|photograph of Steamship Deutschland|
|postcard of Steamship Deutschland|
Charles Bischoff and his son Paul took her just two months after her maiden voyage -- what a wondrous sight this must have been for their "once-in-a-lifetime" trip, and such a change from the ships of 25 years ago, with their sails plus steam engines, and whose top speed was 10 knots per hour.
Deutschland's vibration problems resulted in a complete refit in the years 1910-11, downsizing the engines to reduce vibration, but bulking her weight to 16,703 tons, and she became the luxury cruise ship Victoria Luise, with accommodation for 487 first-class guests. Her hull was painted in white, and she would receive the reputation of the finest cruise ship in the world. The Victoria Luise remained in Germany during the hostilities between 1914-18. Due to engine problems she was not used as a troop-ship. When Germany lost WWI in 1918, all of the major German liners were handed over to the victorious Allies or sunk -- all but the former Deutschland, as she was not of interest because of her operational problems. In 1921, the former Deutschland was refitted yet again, this time with two funnels, and renamed Hansa, 16,333 tons gross, with capacity for 36 cabin and 1,350 steerage passengers. The Hansa was designed for the emigrant route, but as America had restricted its immigration-laws after the war, she was never fully satisfactory in her new role. In 1922 she was reaccommodated yet again for 224 cabin and 1,065 steerage passengers. In 1925, it was evident that the ship was old, and since no fit use could be given her she was sent to the scrappers in Hamburg that year.
Local Marine News—New York Times,
Sunday, September 23, 1900
SS Deutschland (Ger.,) Albers, Hamburg Sept 15, Southampton and Cherbourg 16th, with mdse, and passengers to the Hamburg-American Line. Arrived at the bar at 2:13 P.M.
Advertisement on same page:
Twin-Screw Express Service to Plymouth (London), Cherbourg (Paris) and Hamburg.
DEUTSCHLAND Sep 25 4 PM - COLUMBIA Oct 4 10 AM
K FR'D'CH Sep 27 10 AM - A. VICTORIA Oct 11 10 AM
- DEUTSCHL'D Oct 16 10 AM
Twin-Screw Passenger Service to Plymouth, Cherbourg and Hamburg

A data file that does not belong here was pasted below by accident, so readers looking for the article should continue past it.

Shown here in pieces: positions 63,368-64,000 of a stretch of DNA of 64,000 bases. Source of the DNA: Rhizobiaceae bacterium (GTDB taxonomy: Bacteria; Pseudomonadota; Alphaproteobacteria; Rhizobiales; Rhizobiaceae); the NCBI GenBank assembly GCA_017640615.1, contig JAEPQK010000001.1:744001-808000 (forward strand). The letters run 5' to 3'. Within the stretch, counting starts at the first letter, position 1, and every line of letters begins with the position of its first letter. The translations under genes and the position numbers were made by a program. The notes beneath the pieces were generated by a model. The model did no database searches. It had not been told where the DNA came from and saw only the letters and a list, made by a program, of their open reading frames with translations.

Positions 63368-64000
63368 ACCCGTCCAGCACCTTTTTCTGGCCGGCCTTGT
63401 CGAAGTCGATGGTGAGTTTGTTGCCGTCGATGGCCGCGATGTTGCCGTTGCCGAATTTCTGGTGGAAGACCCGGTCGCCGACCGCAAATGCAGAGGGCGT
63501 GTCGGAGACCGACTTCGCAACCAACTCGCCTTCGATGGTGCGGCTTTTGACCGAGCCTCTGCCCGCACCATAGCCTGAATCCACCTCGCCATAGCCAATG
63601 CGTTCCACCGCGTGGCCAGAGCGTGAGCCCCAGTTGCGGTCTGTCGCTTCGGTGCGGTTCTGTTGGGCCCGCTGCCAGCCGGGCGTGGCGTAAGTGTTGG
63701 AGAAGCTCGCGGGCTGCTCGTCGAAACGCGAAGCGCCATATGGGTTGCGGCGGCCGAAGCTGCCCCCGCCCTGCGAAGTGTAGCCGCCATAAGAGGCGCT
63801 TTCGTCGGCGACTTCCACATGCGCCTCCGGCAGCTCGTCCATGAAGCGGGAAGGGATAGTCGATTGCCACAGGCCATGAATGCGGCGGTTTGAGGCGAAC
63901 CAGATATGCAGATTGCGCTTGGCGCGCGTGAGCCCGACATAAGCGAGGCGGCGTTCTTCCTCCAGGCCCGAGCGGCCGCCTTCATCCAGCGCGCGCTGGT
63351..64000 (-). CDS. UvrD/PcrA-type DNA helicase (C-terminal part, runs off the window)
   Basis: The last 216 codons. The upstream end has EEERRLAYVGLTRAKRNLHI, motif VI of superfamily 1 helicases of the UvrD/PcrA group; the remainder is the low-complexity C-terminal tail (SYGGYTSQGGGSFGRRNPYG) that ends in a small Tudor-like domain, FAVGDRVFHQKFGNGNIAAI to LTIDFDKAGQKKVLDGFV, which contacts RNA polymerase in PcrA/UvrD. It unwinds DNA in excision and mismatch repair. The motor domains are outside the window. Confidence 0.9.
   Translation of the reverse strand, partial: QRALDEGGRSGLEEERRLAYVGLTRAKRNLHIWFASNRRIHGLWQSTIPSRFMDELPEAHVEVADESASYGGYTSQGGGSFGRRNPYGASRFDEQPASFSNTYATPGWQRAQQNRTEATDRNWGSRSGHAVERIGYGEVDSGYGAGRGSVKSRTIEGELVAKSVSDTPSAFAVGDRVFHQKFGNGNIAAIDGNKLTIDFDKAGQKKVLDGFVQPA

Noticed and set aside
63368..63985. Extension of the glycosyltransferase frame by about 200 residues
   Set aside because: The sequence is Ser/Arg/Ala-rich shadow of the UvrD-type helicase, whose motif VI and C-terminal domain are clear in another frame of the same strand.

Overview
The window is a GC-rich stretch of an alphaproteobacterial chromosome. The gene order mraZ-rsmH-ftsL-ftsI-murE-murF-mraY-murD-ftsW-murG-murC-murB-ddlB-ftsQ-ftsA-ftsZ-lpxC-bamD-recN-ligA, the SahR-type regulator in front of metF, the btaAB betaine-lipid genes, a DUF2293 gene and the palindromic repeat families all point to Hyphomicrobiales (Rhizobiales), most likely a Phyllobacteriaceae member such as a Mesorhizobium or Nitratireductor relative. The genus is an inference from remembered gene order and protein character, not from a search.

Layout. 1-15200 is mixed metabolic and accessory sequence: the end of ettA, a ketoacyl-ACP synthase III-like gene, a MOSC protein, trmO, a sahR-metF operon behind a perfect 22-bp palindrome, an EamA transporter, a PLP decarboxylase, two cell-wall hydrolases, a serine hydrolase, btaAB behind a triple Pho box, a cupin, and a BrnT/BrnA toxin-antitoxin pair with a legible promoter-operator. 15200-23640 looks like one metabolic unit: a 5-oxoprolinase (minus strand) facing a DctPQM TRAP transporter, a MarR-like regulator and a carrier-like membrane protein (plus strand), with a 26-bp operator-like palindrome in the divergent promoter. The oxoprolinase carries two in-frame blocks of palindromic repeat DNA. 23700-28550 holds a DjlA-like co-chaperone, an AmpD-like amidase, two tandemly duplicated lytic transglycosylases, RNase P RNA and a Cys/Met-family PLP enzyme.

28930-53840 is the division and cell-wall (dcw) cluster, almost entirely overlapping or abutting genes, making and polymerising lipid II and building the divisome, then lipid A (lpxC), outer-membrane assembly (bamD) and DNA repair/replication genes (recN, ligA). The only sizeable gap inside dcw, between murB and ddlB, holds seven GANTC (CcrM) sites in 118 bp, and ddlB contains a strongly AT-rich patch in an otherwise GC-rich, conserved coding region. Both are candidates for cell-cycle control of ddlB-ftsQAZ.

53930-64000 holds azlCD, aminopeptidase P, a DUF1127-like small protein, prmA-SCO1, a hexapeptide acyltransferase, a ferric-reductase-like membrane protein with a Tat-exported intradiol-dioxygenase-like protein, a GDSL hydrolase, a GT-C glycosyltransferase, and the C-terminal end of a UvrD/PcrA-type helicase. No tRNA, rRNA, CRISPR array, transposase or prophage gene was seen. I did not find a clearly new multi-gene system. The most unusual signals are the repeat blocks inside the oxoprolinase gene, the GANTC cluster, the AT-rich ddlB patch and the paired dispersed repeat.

*Bulgaria Sep 25 8 am - Belgravia Oct 9 5 AM
Pennsyl'a Oct 6 3 PM - Pretoria Oct 13 9:30 AM
*Sails for Hamburgh direct
Hamburg-American Line, 37 B'way, N.Y.
|Charles and son Paul on their return home passenger list from Hamburg (click here for a view of the whole page of the German list)|
As far as can be determined, this is Charles' last trip back to Germany, and Elizabeth Stiebeling Bischoff never made a return visit. This strongly suggests that Charles left significant family behind in Germany, while all the close Stiebeling relatives had emigrated to America. Charles and Paul both applied for passports on June 21, 1900, which were apparently granted the same day. Unfortunately, there are no records for passengers leaving America for Germany, so the exact trip length may never be known; it is assumed to be 1-3 months.
|Photograph of Braunschweig circa 1900|
This visit was only found because the records are now computerized, and showed up in a random "Bischoff" search at a subscriber genealogy site (Ancestry.com). Ellis Island had been closed due to a fire in 1897, so the Bischoff's were processed at the Barge Office. Ellis Island was closed from June 14, 1897 to December 17, 1900 -- the only ancestors I could find who would have been processed at Ellis Island were Americans Oliver Perry and Mary Emily Hay when they returned from Switzerland in 1902!
Charles and Paul would have taken a train from New York to Washington, DC.
There is also an overview of some of the reasons why our ancestors emigrated, a list of the sources used in data collection and summaries, and a summary of the history of Germany in the middle of the 19th century.